Eric Graves, left, as Sherlock Holmes, and Ethan Leonard as Dr. Watson. The MDI High School drama production of “Baskerville: A Sherlock Holmes Mystery” will take the Higgins-Demas Theater stage two more times, on May 12 and 14. PHOTO COURTESY OF CHRIS DOUGHERTY

‘Baskerville’: Students strike comic gold

BAR HARBOR — The cast and crew of “Baskerville: A Sherlock Holmes Mystery” at Mount Desert Island High School are so successful in creating a laugh-out-loud funny performance, it’s easy to miss the hard work that made it that way. Director Chris Dougherty marshaled a lot of energy and a lot of moving parts to make an effective whole.

For one thing, the cast of just seven juggles almost 40 different characters. They also navigate a host of dialects. At one point, two characters played by Sammie Park are both in a scene. She nimbly switches hats and speech patterns to distinguish between Texas rancher and Scotland Yard detective. Park’s Texas accent is impressive – it would be easy to fall back on a generic American Southern dialect, but she stays firmly on the high plains.

The story follows Holmes and Watson as they seek to untangle a mysterious death on the moors near the ancestral home of the Baskerville family. They also work to protect the next heir to the estate, the Texan played by Park, from meeting the same fate.

The play is a great vehicle for goofiness, especially for Desmond Reifsnyder. We meet him first as uptight country doctor Mortimer, who has misplaced his walking stick. Then he’s a hotel desk clerk with a curly moustache and Castilian lisp.

The belly laughs really start when he becomes Mrs. Barrymore, the Russian (or Eastern European?) maid with Princess Leia hair, a slight hunchback and an intentionally hard-to-understand accent.

Reifsnyder also plays Stapleton, neighbor to the Baskerville estate in Devonshire. Stapleton leaps about the stage with his butterfly net, gossips with Holmes and Watson and takes the measure of the Texan making eyes at his sister.

Anna Redgate, left, and Sammie Park in the Mount Desert Island High School drama production of “Baskerville: A Sherlock Holmes Mystery.” The play will take the Higgins-Demas Theater stage two more times, on May 12 and 14. PHOTO COURTESY OF CHRIS DOUGHERTY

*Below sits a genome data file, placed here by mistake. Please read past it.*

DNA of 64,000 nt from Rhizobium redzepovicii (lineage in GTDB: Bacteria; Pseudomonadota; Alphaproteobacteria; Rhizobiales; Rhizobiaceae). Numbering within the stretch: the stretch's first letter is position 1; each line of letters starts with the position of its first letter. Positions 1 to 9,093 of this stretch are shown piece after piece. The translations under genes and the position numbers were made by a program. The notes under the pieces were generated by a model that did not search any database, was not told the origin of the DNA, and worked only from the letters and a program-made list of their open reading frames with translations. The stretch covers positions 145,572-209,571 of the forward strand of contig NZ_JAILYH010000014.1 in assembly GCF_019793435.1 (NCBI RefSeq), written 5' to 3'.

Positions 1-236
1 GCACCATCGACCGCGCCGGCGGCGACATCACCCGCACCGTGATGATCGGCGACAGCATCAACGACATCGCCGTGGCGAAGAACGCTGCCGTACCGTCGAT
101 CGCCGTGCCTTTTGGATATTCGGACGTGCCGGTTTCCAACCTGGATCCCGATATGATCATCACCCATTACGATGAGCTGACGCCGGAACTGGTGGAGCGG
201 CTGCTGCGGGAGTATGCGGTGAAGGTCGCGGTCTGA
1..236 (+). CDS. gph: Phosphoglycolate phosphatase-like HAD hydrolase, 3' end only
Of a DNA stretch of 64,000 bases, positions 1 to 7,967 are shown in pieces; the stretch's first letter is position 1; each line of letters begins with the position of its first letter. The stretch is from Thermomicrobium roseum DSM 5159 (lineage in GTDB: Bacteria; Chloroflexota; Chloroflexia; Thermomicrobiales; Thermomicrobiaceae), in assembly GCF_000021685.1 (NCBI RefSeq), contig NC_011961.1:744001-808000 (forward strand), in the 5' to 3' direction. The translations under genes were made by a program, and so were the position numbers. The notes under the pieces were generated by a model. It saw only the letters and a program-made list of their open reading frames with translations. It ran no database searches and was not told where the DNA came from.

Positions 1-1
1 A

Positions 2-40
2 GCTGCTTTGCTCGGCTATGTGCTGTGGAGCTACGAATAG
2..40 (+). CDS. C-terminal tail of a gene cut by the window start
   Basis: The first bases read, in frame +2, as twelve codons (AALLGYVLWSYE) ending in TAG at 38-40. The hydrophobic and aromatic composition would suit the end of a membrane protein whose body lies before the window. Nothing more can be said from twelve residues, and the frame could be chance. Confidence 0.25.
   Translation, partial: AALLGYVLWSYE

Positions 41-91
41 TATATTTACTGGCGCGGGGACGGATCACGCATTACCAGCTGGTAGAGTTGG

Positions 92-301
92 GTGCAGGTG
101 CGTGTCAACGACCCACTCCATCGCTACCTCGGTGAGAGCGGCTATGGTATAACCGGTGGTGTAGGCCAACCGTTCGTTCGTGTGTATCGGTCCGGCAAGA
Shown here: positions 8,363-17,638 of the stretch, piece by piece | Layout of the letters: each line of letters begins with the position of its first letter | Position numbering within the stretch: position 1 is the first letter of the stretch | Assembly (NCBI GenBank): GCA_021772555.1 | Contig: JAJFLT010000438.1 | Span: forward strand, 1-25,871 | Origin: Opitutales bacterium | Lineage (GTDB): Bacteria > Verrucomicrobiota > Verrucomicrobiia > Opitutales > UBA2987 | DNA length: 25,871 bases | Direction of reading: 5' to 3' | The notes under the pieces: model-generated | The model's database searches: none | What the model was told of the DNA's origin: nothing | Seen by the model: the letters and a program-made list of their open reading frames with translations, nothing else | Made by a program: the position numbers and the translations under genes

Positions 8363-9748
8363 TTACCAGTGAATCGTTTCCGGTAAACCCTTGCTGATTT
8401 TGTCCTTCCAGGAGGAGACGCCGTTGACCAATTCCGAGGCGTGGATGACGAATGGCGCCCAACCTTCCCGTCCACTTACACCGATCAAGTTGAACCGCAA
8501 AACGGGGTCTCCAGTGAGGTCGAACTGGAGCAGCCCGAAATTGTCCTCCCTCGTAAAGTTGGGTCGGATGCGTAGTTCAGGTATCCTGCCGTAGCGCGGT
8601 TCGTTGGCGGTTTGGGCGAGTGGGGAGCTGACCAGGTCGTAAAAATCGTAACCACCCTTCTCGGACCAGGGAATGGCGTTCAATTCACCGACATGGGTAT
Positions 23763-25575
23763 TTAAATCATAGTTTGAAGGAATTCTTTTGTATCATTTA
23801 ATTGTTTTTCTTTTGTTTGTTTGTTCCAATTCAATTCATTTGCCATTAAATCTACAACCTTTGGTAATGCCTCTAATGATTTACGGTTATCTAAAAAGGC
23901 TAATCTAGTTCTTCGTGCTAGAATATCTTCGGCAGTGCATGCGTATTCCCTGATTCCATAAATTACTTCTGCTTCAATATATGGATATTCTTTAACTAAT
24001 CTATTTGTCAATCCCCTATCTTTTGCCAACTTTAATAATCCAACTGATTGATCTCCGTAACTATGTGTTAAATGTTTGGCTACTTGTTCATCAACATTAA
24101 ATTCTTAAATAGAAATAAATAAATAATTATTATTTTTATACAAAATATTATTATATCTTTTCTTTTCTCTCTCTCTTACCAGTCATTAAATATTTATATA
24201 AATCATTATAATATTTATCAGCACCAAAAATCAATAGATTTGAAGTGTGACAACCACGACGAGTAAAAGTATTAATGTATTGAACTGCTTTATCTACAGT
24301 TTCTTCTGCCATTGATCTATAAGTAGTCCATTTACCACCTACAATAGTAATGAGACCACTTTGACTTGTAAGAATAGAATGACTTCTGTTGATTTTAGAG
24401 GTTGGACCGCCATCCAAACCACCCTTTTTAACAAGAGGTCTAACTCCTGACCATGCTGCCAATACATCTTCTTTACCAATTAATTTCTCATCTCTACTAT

Eric Graves as Sherlock Holmes and Ethan Leonard as Doctor John Watson ably anchor the storytelling. Leonard’s Watson manages to be both pitiable sidekick and trustworthy narrator. On stage for almost the whole play, he is engaging both when he’s talking with other characters and when he breaks the fourth wall for comic hot-takes directly to the audience.

Graves as Holmes is a splendid straight man to Leonard’s Watson, especially when he appears seemingly out of nowhere and makes Watson jump. Holmes is cool as a cucumber and certainly the right person to have on the case.

Anna Redgate plays the Victorian-era female characters with poise (and beautiful wigs), especially Holmes’ cheeky employee Mrs. Hudson and Miss Stapleton, who falls in love with Sir Henry from Texas.

Rawl Blackett is most memorable for her street urchin Cartwright, with a solid Cockney twang and great timing in a duo with Reifsnyder’s Milker. Eli Price is suitably ominous as several of the shady characters who appear at a distance, especially Mrs. Barrymore’s wild-man brother Victor.

The show shares a technical crew with Eurydice. Live Foley sound effects from Jacob Sanner were spot on and especially appropriate for the genre. Stage Manager Ben Hagle and crew chief Max Cornman helped some tricky visual gags go off without a hitch.

“Baskerville: A Sherlock Holmes Mystery” will air on Friday, May 12, at 7 p.m. and Sunday, May 14, at 2 p.m.

Tickets, which cost $8 for adults and $5 for students and senior citizens, will be available at the door.



Liz Graves

Liz Graves

Reporter at Mount Desert Islander
Former Islander reporter and editor Liz Graves grew up in California and came to Maine as a schooner sailor.

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